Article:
Cold Spring police in line to get the devices

Along with re-opening a review of Sheriff’s Department overtime expenses, the Putnam County Legislature’s Protective Services Committee last week continued its consideration, now several months running, of the use of license plate readers in law enforcement.

License-plate readers are camera systems mounted in squad cars that capture and store images in order to track vehicle movements. They are used by three municipal police departments in Putnam, plus the New York State Police and the Sheriff’s Department, which has arranged to provide them to the Cold Spring Police Department, as well.

On April 17, Sheriff Robert Langley said in a news release that the readers had been instrumental on April 6 and April 8 in helping his deputies identify vehicles that had been reported stolen.

However, the Legislature wants stricter rules for their use. The committee devoted much of its March meeting to parsing a draft Sheriff’s Department policy and it continued its deliberations for nearly another hour on April 15.

Legislator Amy Sayegh (R-Mahopac Falls) said she recognizes the value of license-plate readers but worries about “innocent people, law-abiding citizens” whose data might be swept up in a search. “It’s very important we get this right. We know this can get quite out of hand.”

Legislator Neal Sullivan (R-Mahopac) said legislators were surprised to learn that along with plate numbers, the readers might show bumper stickers or occupants in a vehicle.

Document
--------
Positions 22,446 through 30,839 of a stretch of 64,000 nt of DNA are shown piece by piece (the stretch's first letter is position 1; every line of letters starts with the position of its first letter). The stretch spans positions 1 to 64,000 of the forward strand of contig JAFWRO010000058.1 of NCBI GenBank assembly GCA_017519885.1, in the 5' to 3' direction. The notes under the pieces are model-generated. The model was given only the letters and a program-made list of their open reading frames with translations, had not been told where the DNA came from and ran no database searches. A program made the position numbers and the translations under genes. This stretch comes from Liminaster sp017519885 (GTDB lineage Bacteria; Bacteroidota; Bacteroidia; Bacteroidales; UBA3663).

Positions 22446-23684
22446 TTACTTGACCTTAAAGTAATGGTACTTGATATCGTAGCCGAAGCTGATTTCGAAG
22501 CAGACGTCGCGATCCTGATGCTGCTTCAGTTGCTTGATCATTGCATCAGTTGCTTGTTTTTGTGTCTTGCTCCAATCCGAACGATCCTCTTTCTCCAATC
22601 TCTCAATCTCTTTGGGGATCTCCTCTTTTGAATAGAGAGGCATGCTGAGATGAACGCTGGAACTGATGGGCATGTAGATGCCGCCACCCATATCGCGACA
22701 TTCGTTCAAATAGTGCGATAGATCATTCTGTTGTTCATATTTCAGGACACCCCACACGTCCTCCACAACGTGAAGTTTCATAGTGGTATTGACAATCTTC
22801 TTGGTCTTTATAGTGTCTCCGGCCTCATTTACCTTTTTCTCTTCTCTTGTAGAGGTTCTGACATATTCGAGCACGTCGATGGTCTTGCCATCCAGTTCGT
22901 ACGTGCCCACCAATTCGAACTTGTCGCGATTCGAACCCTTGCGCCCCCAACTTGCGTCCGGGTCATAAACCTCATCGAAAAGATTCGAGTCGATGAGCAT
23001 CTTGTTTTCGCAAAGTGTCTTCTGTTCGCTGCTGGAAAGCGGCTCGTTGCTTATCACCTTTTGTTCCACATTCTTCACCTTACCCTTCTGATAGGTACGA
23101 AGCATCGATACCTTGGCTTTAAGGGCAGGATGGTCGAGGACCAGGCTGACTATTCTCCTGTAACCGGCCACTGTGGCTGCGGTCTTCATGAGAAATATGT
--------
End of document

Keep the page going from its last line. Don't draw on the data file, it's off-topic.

Langley responded that a license-plate reader “is a law enforcement tool used for investigation” and can accelerate efforts “to bring justice for innocent persons. It’s not used to spy on the community at large.”

Legislators Nancy Montgomery (D-Philipstown) and Ginny Nacerino (R-Patterson) said they hope the committee’s review does not interfere with the Cold Spring Police Department’s plans to acquire the readers.

“Let’s just move forward” and “not lose focus” of the purpose of the tool, Nacerino said. “It isn’t a frivolous peek-and-look to try to trap someone.”

Behind The Story

Type: News

News: Based on facts, either observed and verified directly by the reporter, or reported and verified from knowledgeable sources.

Armstrong was the founding news editor of The Current (then known as in 2010 and later a senior correspondent and contributing editor for the paper. She worked earlier in Washington as a White House correspondent and national affairs reporter and assistant news editor for daily international news services. Location: Cold Spring. Languages: English. Areas of expertise: Politics and government